Altogether, these findings (the reduced plasma corticosterone levels, the down-regulation of colonic epithelial CRH-1R and the reduced colonic mast cell degranulation) contribute toward the hypothesis that changes in intestinal permeability are the basis for the reduced vulnerability to colitis observed in CORT-nursed rats. Certainly, because all neonatal manipulations are able to re-program numerous and different functions, the results reported in the present study cannot be considered as the only factors capable of enhancing resistance to colitis. Further studies are necessary in order to better understand the complex interactions between this neonatal manipulation and the reduced predisposition to developing intestinal pathologies exhibited by these animals.
However, we suggest that the CORT-nursed model represents an experimental model providing new insight into the field of gastrointestinal pathologies, and demonstrating that mild neonatal stress, similar to maternal care , induces long lasting physiological changes that make the adult better adapted to colonic inflammatory stress, probably through alterations in intestinal permeability.
In conclusion, the CORT-nursed model can be considered a useful tool to better explore other endogenous systems involved in individual susceptibility to colitis, in order to identify new therapeutic targets and approaches in the field of intestinal disorders.
Conceived and designed the experiments: CP CG SA PC MB GI VT. Performed the experiments: CP CG MZ VB SA. Analyzed the data: SA CG MZ. Contributed reagents/materials/analysis tools: GI PC MB VT. Wrote the paper: CP GI MB PC.
- 1. Bifulco A, Brown GW, Adler Z (1991) Early sexual abuse and clinical depression in adult life. Br J Psychiatry 159: 115–122.
- 2. Brown GR, Anderson B (1991) Psychiatric morbidity in adult inpatients with childhood histories of sexual and physical abuse. Am J Psychiatry 148: 55–61.
- 3. Felitti VJ, Anda RF, Nordenberg D, Williamson DF, Spitz AM, et al. (1998) Relationship of childhood abuse and household dysfunction to many of the leading causes of death in adults. The Adverse Childhood Experiences (ACE) Study. Am J Prev Med 14: 245–258.
- 4. McCauley J, Kern DE, Kolodner K, Dill L, Schroeder AF, et al. (1997) Clinical characteristics of women with a history of childhood abuse: unhealed wounds. Jama 277: 1362–1368.
- 5. Shonkoff JP, Boyce WT, McEwen BS (2009) Neuroscience, molecular biology, and the childhood roots of health disparities: building a new framework for health promotion and disease prevention. Jama 301: 2252–2259.
- 6. Barreau F, de Lahitte JD, Ferrier L, Frexinos J, Bueno L, et al. (2006) Neonatal maternal deprivation promotes Nippostrongylus brasiliensis infection in adult rats. Brain Behav Immun 20: 254–260.
- 7. Barreau F, Ferrier L, Fioramonti J, Bueno L (2004) Neonatal maternal deprivation triggers long term alterations in colonic epithelial barrier and mucosal immunity in rats. Gut 53: 501–506.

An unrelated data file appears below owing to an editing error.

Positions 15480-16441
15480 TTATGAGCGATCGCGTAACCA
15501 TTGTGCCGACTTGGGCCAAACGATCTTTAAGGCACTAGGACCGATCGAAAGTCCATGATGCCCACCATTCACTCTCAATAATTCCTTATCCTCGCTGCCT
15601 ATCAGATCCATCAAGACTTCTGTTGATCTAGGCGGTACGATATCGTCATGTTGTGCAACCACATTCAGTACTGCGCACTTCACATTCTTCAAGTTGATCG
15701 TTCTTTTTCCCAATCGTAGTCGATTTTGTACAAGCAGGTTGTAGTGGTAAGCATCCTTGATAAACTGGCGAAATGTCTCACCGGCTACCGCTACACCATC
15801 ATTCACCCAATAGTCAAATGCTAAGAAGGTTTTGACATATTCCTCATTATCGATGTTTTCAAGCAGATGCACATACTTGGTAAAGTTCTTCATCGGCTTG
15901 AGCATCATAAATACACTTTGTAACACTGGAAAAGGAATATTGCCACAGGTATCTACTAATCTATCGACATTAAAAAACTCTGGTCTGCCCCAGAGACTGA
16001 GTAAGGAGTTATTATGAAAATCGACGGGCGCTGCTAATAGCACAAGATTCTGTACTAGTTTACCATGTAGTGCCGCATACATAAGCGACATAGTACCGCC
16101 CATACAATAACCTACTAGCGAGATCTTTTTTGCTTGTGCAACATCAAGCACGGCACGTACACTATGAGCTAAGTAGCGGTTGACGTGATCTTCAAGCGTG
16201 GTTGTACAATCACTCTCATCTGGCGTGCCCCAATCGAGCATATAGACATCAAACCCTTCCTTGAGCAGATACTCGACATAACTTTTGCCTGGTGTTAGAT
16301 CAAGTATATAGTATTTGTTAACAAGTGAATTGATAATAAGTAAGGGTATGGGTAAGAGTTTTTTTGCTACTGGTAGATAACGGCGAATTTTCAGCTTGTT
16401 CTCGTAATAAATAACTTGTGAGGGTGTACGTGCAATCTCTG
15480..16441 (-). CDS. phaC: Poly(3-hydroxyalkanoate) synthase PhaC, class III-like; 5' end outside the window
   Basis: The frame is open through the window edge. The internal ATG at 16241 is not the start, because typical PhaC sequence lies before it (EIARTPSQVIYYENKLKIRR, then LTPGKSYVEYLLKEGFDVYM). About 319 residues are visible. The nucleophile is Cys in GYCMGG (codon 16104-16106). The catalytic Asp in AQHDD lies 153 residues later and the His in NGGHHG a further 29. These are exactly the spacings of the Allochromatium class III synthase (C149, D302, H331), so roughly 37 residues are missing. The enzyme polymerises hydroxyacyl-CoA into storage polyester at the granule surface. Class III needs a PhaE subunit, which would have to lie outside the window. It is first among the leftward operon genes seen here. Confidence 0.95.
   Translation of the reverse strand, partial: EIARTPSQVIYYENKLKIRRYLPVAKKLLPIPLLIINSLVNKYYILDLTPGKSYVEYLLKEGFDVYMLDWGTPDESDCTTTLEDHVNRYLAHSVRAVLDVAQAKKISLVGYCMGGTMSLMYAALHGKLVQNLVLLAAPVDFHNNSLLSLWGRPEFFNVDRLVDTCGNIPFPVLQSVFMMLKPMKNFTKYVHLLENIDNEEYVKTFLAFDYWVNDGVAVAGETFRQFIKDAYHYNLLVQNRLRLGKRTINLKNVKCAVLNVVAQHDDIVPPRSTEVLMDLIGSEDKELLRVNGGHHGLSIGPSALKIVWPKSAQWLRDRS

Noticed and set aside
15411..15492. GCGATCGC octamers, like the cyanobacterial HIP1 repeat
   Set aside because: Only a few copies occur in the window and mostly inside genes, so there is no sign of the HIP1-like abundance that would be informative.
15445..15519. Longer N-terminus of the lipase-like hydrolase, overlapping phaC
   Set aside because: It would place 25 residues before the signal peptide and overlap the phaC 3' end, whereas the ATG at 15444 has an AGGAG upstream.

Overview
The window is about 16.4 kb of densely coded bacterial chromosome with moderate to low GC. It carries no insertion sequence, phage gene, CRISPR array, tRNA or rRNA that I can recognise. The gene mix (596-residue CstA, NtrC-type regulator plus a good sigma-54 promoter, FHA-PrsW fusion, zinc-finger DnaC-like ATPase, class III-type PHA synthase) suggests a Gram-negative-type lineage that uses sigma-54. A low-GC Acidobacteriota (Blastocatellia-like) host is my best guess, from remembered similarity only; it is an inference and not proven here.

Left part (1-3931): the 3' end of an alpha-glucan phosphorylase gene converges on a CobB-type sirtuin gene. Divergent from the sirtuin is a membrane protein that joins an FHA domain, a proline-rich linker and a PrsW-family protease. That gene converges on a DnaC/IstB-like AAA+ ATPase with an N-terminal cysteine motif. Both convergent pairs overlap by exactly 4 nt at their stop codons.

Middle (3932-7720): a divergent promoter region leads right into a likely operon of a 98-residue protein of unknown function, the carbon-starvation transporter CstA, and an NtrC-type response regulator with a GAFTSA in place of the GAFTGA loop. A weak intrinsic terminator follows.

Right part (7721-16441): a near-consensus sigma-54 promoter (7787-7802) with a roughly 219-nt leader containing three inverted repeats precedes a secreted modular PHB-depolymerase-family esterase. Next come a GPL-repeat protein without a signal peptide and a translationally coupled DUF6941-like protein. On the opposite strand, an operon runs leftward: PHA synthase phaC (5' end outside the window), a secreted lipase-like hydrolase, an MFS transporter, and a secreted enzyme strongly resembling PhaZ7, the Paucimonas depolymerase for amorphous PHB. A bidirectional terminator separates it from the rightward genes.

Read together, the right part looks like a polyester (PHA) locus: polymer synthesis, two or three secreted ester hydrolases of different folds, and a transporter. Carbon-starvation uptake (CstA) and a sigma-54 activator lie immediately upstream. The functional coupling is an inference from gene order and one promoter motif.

- 8. Soderholm JD, Yang PC, Ceponis P, Vohra A, Riddell R, et al. (2002) Chronic stress induces mast cell-dependent bacterial adherence and initiates mucosal inflammation in rat intestine. Gastroenterology 123: 1099–1108.
- 9. Bonaz BL, Bernstein CN (2013) Brain-gut interactions in inflammatory bowel disease. Gastroenterology 144: 36–49.
- 10. Ringel Y, Drossman DA (2001) Psychosocial aspects of Crohn's disease. Surg Clin North Am 81: 231–252, x.
- 11. Ringel Y, Sperber AD, Drossman DA (2001) Irritable bowel syndrome. Annu Rev Med.
- 12. Tache Y, Bonaz B (2007) Corticotropin-releasing factor receptors and stress-related alterations of gut motor function. J Clin Invest 117: 33–40.
- 13. Tache Y, Perdue MH (2004) Role of peripheral CRF signalling pathways in stress-related alterations of gut motility and mucosal function. Neurogastroenterol Motil 16 Suppl 1: 137–142. 52: 319–338.
- 14. Rutter M (1979) Protective factors in children's responses to stress and disadvantage. Ann Acad Med Singapore 8: 324–338.
- 15. Rutter M (1979) Maternal deprivation, 1972-1978: new findings, new concepts, new approaches. Child Dev 50: 283–305.
- 16. Repetti RL, Taylor SE, Seeman TE (2002) Risky families: family social environments and the mental and physical health of offspring. Psychol Bull 128: 330–366.
- 17. Smith J, Prior M (1995) Temperament and stress resilience in school-age children: a within-families study. J Am Acad Child Adolesc Psychiatry 34: 168–179.
- 18. Fox C, Merali Z, Harrison C (2006) Therapeutic and protective effect of environmental enrichment against psychogenic and neurogenic stress. Behav Brain Res 175: 1–8.
- 19. Hutchinson KM, McLaughlin KJ, Wright RL, Bryce Ortiz J, Anouti DP, et al. (2012) Environmental enrichment protects against the effects of chronic stress on cognitive and morphological measures of hippocampal integrity. Neurobiol Learn Mem 97: 250–260.
- 20. Francis DD, Diorio J, Plotsky PM, Meaney MJ (2002) Environmental enrichment reverses the effects of maternal separation on stress reactivity. J Neurosci 22: 7840–7843.
- 21. Meaney MJ, Szyf M (2005) Environmental programming of stress responses through DNA methylation: life at the interface between a dynamic environment and a fixed genome. Dialogues Clin Neurosci 7: 103–123.
- 22. Zhang TY, Labonte B, Wen XL, Turecki G, Meaney MJ (2013) Epigenetic mechanisms for the early environmental regulation of hippocampal glucocorticoid receptor gene expression in rodents and humans. Neuropsychopharmacology 38: 111–123.